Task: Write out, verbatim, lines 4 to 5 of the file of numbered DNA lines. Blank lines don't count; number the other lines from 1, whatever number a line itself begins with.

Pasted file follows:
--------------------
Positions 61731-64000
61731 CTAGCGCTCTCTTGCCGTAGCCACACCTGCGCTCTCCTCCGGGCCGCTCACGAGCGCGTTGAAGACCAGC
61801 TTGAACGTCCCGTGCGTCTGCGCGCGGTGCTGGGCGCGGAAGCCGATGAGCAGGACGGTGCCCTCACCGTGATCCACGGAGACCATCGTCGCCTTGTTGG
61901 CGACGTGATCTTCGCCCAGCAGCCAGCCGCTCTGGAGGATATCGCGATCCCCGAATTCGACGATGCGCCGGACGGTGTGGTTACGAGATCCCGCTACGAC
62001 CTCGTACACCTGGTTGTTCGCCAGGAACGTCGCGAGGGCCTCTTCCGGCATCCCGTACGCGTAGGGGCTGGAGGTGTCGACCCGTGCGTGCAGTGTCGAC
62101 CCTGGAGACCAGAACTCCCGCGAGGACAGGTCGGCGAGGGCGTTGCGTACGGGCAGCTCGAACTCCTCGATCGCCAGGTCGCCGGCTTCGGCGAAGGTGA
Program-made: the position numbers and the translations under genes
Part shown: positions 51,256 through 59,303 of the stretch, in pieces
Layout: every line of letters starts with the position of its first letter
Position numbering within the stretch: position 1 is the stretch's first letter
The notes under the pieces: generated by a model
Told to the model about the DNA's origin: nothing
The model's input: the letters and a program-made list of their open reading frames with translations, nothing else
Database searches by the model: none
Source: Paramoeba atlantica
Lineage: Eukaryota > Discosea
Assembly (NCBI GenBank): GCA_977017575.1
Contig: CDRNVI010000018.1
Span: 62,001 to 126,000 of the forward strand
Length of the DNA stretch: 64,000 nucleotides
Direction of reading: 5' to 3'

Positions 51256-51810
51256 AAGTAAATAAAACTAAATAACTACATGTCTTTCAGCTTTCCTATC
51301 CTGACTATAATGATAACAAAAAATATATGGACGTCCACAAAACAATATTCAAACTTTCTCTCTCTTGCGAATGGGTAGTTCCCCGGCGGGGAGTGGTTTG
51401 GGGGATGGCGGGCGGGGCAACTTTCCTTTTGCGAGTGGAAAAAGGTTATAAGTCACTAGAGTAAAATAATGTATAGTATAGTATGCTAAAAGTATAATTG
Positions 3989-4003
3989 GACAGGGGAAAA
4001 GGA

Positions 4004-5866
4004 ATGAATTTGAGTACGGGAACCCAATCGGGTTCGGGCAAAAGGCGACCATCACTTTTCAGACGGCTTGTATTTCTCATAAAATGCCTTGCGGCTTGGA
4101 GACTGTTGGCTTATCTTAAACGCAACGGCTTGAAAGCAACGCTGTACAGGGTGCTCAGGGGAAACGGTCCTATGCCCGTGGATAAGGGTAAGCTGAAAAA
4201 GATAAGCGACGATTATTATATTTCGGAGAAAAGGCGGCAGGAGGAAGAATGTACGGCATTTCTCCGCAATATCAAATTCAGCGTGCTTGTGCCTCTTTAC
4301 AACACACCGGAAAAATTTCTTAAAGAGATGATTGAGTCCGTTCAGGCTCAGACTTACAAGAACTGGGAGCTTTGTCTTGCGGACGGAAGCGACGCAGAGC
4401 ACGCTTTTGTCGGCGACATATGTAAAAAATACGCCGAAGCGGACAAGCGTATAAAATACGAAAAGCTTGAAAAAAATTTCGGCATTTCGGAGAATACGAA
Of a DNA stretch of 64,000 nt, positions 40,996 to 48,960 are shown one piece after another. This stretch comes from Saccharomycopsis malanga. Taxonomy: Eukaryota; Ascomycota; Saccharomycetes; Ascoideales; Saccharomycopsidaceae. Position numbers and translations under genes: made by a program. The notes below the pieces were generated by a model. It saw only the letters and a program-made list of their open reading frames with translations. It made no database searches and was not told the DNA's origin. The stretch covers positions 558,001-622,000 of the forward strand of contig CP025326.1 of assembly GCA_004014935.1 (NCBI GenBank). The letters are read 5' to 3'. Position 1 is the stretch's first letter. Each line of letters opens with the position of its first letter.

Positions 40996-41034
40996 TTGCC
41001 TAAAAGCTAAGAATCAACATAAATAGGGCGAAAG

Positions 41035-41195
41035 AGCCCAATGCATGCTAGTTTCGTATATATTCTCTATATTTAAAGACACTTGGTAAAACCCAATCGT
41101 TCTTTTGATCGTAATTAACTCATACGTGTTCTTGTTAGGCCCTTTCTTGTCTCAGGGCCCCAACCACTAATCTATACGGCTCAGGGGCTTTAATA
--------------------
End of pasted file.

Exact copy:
61901 CGACGTGATCTTCGCCCAGCAGCCAGCCGCTCTGGAGGATATCGCGATCCCCGAATTCGACGATGCGCCGGACGGTGTGGTTACGAGATCCCGCTACGAC
62001 CTCGTACACCTGGTTGTTCGCCAGGAACGTCGCGAGGGCCTCTTCCGGCATCCCGTACGCGTAGGGGCTGGAGGTGTCGACCCGTGCGTGCAGTGTCGAC